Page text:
Civil and voter rights advocates call these cases forms of voter intimidation against millions of potential voters with felony convictions who are mostly Black and Latino.

“Due to 2020 and the outpour of voters, there was definitely a desire from some folks to intimidate those voters and ensure that they don't show up,” said Bell. “I think this is a part of the tactic.”

The Leadership Conference for Civil and Human Rights, along with their coalition partners, is working to dispel disinformation and address voter intimidation tactics in several states. Bell said that, in conversations with early voters across the country, they said that they’re largely motivated by ensuring a better quality of life for themselves and their families — and not voting for candidates on face value.

Along with abortion laws and access to technology in schools, Bell says “inflation is definitely a top issue for folks, and they want representation that is going to fix those issues.” These are “the driving forces for people showing up at the ballot box,” she says.

Voters may not know until well after Election Day how their votes might have shifted representation in Congress, in governor’s mansions, and in local elected offices. Absentee and mail-in ballots could be pivotal in close races and aren’t counted until after the polls close.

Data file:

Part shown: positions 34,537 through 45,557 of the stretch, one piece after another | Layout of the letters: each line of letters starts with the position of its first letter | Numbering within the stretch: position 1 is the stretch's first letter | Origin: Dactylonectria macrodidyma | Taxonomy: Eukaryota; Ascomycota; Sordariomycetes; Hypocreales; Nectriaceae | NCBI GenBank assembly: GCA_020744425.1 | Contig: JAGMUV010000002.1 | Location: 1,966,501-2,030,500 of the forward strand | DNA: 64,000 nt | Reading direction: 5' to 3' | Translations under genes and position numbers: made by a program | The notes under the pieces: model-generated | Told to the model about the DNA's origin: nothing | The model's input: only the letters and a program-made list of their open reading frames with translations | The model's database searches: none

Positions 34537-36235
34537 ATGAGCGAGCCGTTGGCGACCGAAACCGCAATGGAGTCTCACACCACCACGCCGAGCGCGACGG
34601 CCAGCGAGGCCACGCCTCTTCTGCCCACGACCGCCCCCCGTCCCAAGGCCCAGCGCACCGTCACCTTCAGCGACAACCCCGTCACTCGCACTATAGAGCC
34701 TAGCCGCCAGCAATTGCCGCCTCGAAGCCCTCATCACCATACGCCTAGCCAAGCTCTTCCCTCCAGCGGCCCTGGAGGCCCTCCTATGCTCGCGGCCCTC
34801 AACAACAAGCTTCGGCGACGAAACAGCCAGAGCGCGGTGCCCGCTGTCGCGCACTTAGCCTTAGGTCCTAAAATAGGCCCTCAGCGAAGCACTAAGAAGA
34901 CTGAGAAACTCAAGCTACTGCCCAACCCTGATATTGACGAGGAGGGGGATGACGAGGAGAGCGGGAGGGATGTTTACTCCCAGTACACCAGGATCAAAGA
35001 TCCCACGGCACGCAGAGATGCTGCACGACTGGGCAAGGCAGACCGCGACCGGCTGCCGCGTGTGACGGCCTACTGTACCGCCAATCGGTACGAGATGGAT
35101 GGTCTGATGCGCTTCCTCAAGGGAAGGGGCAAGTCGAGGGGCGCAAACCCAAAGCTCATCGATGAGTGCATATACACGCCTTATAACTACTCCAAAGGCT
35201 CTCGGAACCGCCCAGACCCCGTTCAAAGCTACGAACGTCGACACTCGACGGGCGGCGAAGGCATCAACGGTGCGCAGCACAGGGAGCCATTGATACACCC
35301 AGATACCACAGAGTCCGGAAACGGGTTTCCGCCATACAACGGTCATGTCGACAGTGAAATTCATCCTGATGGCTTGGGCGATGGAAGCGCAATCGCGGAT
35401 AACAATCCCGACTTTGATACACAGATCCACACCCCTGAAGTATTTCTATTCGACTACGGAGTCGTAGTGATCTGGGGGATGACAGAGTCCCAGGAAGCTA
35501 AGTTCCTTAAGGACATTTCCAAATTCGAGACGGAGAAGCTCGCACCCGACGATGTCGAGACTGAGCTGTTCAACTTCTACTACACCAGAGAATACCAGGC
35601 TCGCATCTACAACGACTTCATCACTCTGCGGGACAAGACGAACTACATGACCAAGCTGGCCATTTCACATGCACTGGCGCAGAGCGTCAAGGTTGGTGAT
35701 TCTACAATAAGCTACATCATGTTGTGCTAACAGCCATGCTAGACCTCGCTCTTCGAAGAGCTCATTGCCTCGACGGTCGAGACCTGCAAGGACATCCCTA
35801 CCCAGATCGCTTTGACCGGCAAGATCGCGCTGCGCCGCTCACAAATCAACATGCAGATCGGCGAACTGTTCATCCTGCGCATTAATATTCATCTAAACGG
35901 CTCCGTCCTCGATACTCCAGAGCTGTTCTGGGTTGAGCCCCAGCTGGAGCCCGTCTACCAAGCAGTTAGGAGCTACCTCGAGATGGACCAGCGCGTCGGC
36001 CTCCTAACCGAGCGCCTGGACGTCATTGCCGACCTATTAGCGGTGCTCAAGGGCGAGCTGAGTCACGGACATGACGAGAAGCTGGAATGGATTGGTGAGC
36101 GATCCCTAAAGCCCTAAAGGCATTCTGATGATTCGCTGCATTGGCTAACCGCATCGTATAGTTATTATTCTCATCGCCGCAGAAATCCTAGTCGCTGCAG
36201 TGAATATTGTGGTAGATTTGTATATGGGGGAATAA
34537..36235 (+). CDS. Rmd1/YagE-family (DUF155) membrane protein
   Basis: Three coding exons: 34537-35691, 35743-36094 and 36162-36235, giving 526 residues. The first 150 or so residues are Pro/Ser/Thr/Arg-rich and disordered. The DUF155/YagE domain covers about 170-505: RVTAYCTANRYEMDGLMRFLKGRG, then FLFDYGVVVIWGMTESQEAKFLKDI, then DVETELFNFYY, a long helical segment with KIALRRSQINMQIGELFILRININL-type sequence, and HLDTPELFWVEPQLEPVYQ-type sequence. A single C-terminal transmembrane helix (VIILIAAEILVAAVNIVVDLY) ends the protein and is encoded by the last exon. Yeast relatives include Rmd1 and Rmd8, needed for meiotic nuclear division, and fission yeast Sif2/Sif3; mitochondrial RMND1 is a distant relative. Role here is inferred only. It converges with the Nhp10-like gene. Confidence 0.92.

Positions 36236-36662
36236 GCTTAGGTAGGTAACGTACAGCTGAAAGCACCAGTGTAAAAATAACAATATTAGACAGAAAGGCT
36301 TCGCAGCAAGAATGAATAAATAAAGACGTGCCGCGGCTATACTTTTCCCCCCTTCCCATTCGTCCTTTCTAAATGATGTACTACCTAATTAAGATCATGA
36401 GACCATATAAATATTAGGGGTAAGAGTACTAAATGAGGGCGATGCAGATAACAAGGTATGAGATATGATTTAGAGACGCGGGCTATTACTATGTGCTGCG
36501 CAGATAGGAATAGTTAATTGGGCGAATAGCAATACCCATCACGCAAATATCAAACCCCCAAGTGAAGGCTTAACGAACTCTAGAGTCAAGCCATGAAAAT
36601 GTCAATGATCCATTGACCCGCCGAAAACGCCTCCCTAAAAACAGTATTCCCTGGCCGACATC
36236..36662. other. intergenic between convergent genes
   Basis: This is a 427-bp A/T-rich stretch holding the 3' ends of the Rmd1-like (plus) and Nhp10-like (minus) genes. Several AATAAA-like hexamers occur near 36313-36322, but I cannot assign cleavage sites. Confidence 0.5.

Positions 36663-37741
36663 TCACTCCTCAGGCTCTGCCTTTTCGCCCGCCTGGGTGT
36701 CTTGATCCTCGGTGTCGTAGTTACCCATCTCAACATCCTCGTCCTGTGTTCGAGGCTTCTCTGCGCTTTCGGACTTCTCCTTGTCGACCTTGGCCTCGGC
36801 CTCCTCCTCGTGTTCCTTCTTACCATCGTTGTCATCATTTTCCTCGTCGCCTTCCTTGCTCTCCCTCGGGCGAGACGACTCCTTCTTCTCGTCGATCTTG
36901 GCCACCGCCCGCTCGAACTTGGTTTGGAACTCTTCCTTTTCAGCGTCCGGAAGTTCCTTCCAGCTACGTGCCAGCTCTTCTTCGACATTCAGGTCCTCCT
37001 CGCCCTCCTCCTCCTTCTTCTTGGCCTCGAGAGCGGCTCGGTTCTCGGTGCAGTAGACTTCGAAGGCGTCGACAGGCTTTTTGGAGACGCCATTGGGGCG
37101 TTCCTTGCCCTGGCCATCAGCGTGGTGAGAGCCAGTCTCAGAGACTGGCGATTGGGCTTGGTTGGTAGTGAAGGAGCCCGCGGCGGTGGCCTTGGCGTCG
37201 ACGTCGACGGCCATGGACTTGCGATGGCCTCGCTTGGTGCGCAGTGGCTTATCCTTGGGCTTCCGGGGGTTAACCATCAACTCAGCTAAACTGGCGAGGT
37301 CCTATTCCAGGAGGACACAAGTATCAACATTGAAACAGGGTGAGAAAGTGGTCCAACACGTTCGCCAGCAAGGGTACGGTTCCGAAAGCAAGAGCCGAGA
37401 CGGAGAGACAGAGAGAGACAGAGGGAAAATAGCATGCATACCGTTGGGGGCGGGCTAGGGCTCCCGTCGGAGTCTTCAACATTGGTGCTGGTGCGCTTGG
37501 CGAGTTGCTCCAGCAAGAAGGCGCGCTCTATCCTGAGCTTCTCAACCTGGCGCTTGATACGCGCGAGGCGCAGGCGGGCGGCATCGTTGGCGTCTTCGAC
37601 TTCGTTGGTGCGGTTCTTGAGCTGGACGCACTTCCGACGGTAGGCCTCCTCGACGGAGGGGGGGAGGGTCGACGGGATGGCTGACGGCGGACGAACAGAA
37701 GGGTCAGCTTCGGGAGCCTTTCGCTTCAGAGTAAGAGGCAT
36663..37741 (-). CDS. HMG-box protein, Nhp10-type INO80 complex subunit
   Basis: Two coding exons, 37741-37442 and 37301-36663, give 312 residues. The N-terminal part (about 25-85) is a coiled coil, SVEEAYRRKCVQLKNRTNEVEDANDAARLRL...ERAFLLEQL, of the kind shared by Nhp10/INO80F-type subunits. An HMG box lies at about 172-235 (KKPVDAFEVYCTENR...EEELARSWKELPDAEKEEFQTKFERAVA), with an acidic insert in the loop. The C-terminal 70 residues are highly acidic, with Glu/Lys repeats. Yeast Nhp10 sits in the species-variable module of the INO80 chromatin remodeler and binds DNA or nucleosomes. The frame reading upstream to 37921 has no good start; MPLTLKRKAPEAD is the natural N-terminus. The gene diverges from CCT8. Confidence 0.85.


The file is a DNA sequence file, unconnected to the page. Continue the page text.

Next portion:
But as they work to secure voting rights for formerly incarcerated people and other disenfranchised populations, advocates are encouraging voters not to be dissuaded by the barrage of suppression and intimidation efforts.

“This may sound cliché, but voting is power,” Daniels said. “Black people have been in this country for over 400 years, and we’ve only been voting for a little over 50. If voting is so inconsequential, then why are there so many laws in certain states that are trying to make sure Black and brown people don’t vote?”

Christina Carrega is a criminal justice reporter at Worldacad. Twitter @ChrisCarrega